Sara Goldrick-Rab, a professor of higher education policy and sociology at Temple University, noted the tremendous media attention these gifts receive, in contrast to Washington State’s less visible move to make tuition free or reduce its cost for every admitted low-income student at its state schools. This disparity in attention is probably because it was neither exciting nor elite. This points to yet another problem with the shock benefactors’ gifts: They are often given to the most heralded universities rather than to far needier community and state colleges.

Many critics also cite the tax benefits that philanthropists may receive, allowing them to take advantage of dubious tax loopholes like carried interest. So what should philanthropists who want to avoid these pitfalls do instead?

They might question the loopholes that have made many of these billionaires too wealthy in the first place (again: depriving working people of income that has gone to the 1 percent, and depriving the government of revenues to provide services we need). They could buy the debt of students from a range of social class backgrounds, as the Debt Collective has done.

Caitlin Zaloom, the author of “Indebted” and an associate professor at New York University, said, “It would be better if philanthropists can work together to make all or most colleges affordable and sustainable for students, whether they are middle class or lower income.” College benefactors could also band together and donate to community and other public colleges each year.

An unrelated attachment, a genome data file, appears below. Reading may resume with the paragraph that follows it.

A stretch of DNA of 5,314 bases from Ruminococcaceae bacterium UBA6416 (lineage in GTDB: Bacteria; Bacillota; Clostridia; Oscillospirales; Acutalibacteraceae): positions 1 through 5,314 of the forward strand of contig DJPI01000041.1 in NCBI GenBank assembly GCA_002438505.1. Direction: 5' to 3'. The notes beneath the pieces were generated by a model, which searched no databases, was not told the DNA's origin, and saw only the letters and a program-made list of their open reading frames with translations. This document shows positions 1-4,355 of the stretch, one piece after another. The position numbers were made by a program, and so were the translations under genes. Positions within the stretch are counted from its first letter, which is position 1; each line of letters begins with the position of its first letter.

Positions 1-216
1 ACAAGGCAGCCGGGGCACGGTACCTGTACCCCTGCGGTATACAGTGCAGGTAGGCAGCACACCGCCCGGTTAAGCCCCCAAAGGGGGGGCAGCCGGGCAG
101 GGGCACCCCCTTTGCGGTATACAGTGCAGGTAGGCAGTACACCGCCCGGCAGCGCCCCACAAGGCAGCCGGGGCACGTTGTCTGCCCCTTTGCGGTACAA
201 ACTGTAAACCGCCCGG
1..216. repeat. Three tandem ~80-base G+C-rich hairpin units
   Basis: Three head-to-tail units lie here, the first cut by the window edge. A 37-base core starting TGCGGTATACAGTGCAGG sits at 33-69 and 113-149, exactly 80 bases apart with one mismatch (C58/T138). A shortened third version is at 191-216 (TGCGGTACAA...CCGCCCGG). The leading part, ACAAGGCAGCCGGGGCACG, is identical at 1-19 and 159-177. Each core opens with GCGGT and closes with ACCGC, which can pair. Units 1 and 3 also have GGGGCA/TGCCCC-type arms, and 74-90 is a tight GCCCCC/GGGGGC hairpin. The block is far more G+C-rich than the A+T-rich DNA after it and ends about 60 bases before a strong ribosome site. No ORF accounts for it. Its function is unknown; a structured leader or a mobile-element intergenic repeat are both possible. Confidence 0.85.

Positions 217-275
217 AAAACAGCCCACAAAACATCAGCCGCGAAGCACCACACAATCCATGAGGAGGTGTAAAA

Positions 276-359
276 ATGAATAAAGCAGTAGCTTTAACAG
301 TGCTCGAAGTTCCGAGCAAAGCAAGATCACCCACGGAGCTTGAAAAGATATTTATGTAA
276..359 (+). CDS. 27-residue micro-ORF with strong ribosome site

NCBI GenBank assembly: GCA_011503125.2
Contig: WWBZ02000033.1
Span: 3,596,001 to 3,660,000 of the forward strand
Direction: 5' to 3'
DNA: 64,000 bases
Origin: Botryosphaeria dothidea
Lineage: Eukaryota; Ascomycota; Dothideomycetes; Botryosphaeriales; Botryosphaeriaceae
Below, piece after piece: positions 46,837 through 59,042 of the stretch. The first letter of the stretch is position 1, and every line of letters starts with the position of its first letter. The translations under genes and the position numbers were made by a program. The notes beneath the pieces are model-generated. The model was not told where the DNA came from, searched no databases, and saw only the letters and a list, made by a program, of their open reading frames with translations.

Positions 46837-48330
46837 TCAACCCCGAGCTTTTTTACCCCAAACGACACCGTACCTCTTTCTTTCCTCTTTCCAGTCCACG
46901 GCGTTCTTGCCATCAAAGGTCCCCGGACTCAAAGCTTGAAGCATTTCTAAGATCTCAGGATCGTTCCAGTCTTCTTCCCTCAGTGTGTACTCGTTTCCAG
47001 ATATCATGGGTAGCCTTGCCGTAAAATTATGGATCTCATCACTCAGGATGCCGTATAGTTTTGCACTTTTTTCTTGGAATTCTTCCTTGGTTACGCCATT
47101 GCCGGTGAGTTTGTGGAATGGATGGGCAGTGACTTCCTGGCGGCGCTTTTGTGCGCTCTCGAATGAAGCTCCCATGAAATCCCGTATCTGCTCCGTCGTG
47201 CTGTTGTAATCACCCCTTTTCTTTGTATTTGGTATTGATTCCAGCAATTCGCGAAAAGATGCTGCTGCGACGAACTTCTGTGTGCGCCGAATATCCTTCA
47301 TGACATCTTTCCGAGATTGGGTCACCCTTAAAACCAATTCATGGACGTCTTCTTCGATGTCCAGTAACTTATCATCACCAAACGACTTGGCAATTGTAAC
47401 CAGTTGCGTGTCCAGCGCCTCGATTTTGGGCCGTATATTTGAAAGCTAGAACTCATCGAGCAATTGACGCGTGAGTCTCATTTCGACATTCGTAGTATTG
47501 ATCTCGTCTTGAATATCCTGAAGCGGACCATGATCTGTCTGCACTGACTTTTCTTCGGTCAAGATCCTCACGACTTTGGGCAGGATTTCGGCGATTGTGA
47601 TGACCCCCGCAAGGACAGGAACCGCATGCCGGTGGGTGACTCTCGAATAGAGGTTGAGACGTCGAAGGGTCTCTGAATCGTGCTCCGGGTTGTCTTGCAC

Finally, they could donate to local, state and national candidates who are supporting student debt relief or who propose to make college free or highly subsidized. Supporting these candidates isn’t going to provide structural transformation in and of itself. But if the candidates win, their policies could bring about these changes. The truth is, real change may not require shocking amounts of private money, but rather brave public policy.

Alissa Quart is the executive director of the Economic Hardship Reporting Project and the author of the poetry collection Thoughts and Prayers and the nonfiction book Squeezed: Why Our Families Can’t Afford America.

Co-published with The New York Times.

Save An Endangered Species: Journalists

Alissa Quart is the author of five books of nonfiction including the acclaimed Bootstrapped: Liberating Ourselves from the American Dream, now out in paperback, Squeezed: Why Our Families Can't Afford America and Branded: The Buying and Selling of Teenagers. She built the non-profit the Economic Hardship Reporting Project with the late Barbara Ehrenreich: she has run it for close to a decade. She is also the author of two books of poetry Monetized and Thoughts and Prayers, and has written for many publications including The New York Times, The Guardian, The Washington Post and TIME. She has produced films and the show “Going for Broke,” centering on EHRP’s lower income contributors. Her awards include an Emmy, an SPJ Award, a Columbia Journalism School Alumna of the Year Award, a Nieman Fellowship, and a National Press Club commendation. She lives with her family in Brooklyn.